Poussin

In the United Kingdom, poussin (or less common coquelet) is a term commonly used by butchers for a young chicken, less than 28 days old at slaughter and usually weighing 400-450 grams but not above 750g. It is sometimes also called spring chicken, although the term “spring chicken” usually refers to chickens weighing 750-900g.

Stateside, poussin is an alternative name for a small-sized [cross-breed] chicken called Rock Cornish game hen. Developed in the late 1950s, this breed is twice as old and twice as large as the typical British poussin.


Roast poussin with cumin-lime-herb butter, served with pan-fried potatoes, shallots and rosemary

Click here to view a large-sized version of this picture.

If you can’t get poussin at your local farmers’ market, substitute a Cornish game hen. You might have to adjust the cooking time however. Allow one poussin or Cornish game hen per person.

3 tablespoons unsalted butter, softened
2 tablespoons chopped Italian parsley
1/2 teaspoon finely grated fresh lime zest
1/4 teaspoon ground cumin
kosher salt
freshly milled black pepper
2 poussins
1/3 cup pinot gris or other white wine
1 1/2 tablespoons unsalted butter, cut into cubes

Preheat oven to 425 F.

In a small bowl stir together 2 tablespoons butter, parsley, lime zest, cumin, salt, and pepper until combined. Trim necks of poussins flush with bodies if necessary. Rinse birds inside and out and pat dry. Beginning at neck end of each bird, slide fingers between meat and skin to loosen skin, being careful not to tear the skin. Divide seasoned butter into 4 portions. Using a teaspoon put 1 portion of butter under skin of each breast half. Spread seasoned butter evenly under skin by pressing outside of skin with fingers. If desired, truss legs of each bird together with kitchen twine and secure wings to sides with toothpicks or skewers.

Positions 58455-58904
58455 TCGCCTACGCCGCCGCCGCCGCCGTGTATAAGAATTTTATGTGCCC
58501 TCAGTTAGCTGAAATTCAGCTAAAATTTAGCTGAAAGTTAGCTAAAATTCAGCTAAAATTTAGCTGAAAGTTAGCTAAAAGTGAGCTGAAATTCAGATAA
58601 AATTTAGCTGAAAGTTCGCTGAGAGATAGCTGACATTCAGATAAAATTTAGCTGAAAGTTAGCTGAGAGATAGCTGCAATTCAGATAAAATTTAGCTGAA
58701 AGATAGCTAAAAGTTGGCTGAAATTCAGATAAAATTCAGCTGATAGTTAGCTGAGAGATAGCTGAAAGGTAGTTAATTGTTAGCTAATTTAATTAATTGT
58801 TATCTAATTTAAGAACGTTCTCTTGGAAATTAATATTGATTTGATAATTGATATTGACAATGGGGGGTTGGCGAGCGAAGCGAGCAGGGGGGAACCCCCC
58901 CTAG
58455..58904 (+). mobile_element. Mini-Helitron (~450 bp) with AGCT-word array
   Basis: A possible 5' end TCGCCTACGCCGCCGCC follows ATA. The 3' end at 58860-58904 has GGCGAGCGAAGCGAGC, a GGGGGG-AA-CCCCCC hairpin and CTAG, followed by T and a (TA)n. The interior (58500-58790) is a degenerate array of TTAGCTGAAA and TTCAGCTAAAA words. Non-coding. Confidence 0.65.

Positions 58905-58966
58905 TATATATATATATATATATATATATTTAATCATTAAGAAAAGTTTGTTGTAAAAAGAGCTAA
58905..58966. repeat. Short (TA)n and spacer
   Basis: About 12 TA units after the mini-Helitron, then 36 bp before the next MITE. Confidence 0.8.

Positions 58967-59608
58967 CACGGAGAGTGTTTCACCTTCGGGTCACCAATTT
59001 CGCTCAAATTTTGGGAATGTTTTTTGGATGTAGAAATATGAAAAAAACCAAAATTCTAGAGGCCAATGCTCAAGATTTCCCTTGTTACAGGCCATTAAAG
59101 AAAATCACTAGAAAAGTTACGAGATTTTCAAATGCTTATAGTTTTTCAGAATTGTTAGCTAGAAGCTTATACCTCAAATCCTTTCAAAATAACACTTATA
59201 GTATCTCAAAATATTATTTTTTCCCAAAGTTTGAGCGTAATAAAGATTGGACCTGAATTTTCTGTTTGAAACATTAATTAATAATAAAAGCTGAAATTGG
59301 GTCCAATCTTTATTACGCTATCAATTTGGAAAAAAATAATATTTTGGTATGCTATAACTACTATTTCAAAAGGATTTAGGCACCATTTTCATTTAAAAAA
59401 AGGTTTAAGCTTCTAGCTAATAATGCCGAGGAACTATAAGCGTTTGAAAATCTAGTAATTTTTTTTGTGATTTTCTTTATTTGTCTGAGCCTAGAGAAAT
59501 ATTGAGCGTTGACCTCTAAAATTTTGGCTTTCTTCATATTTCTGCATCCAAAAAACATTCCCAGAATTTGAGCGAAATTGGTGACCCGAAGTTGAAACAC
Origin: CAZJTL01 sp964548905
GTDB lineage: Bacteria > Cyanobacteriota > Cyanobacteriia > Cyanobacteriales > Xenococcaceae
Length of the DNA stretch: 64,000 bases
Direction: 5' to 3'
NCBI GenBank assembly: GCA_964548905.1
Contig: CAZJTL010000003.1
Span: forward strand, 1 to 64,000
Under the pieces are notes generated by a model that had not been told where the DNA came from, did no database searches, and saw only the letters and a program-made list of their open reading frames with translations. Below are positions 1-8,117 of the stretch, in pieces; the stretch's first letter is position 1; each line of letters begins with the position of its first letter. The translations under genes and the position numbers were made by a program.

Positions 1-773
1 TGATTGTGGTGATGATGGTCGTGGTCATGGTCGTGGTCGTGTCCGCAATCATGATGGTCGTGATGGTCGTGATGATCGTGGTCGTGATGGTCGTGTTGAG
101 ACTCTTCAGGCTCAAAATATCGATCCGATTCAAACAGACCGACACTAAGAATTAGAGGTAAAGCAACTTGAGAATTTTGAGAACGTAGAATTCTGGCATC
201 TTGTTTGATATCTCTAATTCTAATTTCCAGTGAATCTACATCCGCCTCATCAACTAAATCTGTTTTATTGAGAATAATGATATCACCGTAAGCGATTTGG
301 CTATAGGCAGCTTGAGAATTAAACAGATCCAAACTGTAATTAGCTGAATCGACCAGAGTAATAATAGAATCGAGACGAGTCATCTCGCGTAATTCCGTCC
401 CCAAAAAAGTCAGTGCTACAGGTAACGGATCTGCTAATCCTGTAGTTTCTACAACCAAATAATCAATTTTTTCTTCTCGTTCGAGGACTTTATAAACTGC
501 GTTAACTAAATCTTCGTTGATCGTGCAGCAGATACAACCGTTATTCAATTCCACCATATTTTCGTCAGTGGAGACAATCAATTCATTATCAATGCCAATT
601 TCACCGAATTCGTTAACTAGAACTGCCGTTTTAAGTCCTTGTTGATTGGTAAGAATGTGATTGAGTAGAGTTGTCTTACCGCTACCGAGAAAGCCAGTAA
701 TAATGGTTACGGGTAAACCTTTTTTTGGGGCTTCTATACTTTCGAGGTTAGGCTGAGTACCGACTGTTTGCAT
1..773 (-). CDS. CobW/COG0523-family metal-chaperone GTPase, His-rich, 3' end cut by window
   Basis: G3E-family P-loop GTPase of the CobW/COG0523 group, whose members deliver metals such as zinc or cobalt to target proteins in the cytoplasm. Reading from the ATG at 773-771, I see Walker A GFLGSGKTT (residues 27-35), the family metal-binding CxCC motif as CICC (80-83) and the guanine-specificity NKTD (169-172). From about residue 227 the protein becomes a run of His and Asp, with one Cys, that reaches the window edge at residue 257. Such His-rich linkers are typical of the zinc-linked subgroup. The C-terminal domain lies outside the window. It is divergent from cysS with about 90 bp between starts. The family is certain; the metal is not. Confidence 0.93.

Arrange birds in a roasting pan or Pyrex baking dish just large enough to hold them. Melt remaining tablespoon butter. Brush butter onto birds; generously sprinkle with salt. Roast the poussin in the upper third of oven for 45 minutes, or until an instant-read meat thermometer inserted in thickest part of the inner thigh registers 170 F.

Transfer birds to a platter and loosely cover with foil to keep warm. Add wine to roasting pan and deglaze, scraping up any browned bits. Gradually whisk in the butter cubes. Reduce over moderate heat until sauce thickens slightly. Check seasoning.

Serve poussins with sauce.

The potatoes were 6 Ozette potatoes and one large shallot, peeled and sliced, fried in unsalted butter over medium-high heat, then finished with sea salt and rosemary leaves.

4 thoughts

    • I understand where you’re coming from Arnie — but this is the thing I don’t get — you KNOW I’m not a vegetarian [even though I have a fairly heavy vegetable-focus on this here blog thingy] — and yet you leave comments like this on posts you don’t like.

      I’m slowly beginning to understand why the vast majority of foodblogs I’ve come across have moderated comment sections.

      I don’t think this is enough to push me in that direction. I like the open free exchange of information, ideas and discussion…and I feel that comment moderation sometimes has an unintended chilling effect.

      On the other hand, I do wish that a little more respect and thoughtfulness were shown. I’m not going to stop posting meals and pictures of MEAT [you probably won’t want to tune in next weekend when I do BRAISED LAMB SHANKS over creamy polenta] but at the same time, I hope that you [or readers like you] keep coming back — for the posts that you do like and catch your fancy.

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  1. I never understood the need for veg=a-metarians to go to food blogs, which they KNOW will have recipes for meat and leave snarky comments. It doesn’t make sense. Forget the lamb shanks – do a recipe about sweetbreads – I bet we’ll hear his head explode!

    I’ll have to send you my recipe for braised lamb shanks. Can’t wait to see if they’re similar.

    Like

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